The Invisible Hand is About to Give Singapore’s New Breed a Spanking

An adherence to free-market principles and a light touch to regulation have been the reasons behind Singapore’s phenomenal success. The high taxing redistributive policies of the ailing developed nations were rejected in favour of low taxes. Infrastructure spending rather than welfare spending is the guiding logic behind fiscal policy. Monetary policy has been conducted through the exchange rate supported by a mighty foreign reserves position.

Embracing the invisible hand, however, can bring some unwelcome consequences. Property prices have boomed, as one would expect with high incomes, low taxes and limited land supply. Rising property prices are politically sensitive and so the new breed of Singapore’s policy makers (post Lee Kwan Yew) introduced a series of ‘cooling measures’ from 2009 to 2013 in an attempt to fight the market. Not surprisingly, these measures have done little to make property more affordable – instead the effects have been to stifle capital mobility and drive market liquidity to zero.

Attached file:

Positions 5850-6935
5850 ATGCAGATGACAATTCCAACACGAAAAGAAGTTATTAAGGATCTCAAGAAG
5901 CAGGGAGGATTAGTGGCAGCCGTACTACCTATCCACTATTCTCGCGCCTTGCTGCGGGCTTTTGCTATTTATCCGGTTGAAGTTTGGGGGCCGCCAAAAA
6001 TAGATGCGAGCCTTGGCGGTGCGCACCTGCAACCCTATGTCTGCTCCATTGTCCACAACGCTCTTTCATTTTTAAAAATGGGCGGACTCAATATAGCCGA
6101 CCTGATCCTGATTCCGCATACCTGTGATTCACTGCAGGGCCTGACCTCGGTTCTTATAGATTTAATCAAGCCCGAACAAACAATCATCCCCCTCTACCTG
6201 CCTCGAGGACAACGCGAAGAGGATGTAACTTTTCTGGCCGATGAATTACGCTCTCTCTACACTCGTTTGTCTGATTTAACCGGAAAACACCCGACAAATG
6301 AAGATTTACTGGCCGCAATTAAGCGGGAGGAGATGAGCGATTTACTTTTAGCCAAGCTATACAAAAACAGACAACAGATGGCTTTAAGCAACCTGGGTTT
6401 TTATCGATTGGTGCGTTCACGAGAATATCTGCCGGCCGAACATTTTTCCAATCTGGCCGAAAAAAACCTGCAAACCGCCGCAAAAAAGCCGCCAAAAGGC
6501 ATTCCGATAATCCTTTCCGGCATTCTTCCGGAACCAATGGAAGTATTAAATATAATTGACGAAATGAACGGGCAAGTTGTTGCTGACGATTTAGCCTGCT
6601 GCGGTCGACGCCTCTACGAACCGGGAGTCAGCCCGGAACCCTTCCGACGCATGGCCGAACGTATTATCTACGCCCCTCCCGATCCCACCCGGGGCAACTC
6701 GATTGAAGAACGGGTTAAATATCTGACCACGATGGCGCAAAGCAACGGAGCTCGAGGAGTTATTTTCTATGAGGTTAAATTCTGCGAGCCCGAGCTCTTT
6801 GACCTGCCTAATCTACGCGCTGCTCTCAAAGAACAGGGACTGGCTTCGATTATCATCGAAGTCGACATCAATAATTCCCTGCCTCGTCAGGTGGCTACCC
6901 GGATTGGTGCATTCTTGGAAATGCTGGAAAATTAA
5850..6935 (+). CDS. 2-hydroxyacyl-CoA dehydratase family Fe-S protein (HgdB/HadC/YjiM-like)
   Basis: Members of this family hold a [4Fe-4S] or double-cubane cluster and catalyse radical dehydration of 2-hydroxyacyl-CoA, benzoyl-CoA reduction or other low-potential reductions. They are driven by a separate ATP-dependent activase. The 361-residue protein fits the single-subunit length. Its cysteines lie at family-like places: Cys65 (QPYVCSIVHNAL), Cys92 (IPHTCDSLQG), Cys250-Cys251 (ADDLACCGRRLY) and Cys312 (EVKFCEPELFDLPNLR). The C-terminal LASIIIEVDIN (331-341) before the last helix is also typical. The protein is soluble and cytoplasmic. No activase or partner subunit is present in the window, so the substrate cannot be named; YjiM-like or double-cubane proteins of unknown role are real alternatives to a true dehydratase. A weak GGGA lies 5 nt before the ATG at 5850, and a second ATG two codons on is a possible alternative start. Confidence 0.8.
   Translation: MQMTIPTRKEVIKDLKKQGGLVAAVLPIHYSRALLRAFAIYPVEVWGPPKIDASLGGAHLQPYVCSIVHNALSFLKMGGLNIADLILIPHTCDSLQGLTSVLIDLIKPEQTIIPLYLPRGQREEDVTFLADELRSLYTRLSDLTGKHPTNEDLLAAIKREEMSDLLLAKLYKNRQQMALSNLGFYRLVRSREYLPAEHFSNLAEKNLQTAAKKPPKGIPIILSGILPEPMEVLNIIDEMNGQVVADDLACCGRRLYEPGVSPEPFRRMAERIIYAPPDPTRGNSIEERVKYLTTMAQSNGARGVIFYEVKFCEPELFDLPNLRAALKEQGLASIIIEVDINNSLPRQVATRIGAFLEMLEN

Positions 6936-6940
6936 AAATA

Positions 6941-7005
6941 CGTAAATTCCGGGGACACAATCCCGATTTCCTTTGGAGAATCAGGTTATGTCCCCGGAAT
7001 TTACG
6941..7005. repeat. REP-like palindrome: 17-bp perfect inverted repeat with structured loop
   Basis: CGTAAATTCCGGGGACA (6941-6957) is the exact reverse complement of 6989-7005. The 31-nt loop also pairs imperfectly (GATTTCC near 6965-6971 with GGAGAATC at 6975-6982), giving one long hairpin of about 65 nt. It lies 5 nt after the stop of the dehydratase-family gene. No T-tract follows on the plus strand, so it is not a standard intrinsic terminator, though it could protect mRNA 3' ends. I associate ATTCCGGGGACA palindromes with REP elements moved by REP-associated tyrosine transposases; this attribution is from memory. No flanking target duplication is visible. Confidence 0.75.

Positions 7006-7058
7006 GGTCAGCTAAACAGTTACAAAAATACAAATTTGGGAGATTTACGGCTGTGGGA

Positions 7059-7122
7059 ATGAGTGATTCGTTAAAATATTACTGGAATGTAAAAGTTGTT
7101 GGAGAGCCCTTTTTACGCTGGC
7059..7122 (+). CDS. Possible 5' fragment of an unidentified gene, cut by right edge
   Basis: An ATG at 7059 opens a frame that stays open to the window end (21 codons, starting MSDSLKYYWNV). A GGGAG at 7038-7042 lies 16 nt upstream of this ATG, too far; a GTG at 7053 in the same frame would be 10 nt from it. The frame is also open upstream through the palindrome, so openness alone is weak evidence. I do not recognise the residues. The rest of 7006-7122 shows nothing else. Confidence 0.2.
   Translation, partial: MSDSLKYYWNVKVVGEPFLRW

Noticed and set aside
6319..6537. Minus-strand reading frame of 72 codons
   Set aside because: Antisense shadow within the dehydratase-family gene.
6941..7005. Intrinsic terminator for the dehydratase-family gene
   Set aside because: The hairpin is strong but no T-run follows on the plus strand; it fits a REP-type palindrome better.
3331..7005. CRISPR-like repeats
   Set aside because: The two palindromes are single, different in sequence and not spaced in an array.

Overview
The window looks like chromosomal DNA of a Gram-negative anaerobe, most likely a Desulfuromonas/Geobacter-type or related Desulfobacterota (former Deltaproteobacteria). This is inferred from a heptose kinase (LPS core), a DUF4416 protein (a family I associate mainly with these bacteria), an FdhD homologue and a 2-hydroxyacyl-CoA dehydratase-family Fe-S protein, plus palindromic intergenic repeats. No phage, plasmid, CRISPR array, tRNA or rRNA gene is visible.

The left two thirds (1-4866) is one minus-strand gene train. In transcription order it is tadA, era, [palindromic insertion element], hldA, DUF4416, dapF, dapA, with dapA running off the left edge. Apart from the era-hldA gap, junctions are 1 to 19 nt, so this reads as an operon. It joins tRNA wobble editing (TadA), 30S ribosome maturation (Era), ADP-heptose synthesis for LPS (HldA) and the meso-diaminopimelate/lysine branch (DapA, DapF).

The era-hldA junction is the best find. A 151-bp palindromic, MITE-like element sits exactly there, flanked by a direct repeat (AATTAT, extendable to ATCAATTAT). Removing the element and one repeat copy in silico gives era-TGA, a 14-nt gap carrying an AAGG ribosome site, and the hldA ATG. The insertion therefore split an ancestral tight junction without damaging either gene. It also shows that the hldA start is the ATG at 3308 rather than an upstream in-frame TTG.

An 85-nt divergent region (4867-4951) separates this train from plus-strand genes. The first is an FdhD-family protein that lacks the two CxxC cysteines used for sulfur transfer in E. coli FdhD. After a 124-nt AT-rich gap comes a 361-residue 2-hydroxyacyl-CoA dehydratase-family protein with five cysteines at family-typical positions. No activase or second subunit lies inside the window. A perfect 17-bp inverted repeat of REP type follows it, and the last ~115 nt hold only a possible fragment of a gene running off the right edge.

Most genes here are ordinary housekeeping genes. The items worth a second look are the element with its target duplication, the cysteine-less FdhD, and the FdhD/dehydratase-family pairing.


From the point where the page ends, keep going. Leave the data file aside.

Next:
So now its January 2015 and suddenly the world economy looks a bit wobbly, the European’s have embarked on a QE program, and ‘deflation’ is the new buzz word. Reacting with a sense of urgency, Singapore’s Central Bank decided last week to take steps to weaken the currency further – the SGD has fallen roughly 10% against the Chinese Yuan (see graph) over the last six months and an additional 10% decline now seems on the cards…

0 replies

Leave a Reply

Want to join the discussion?
Feel free to contribute!

Leave a Reply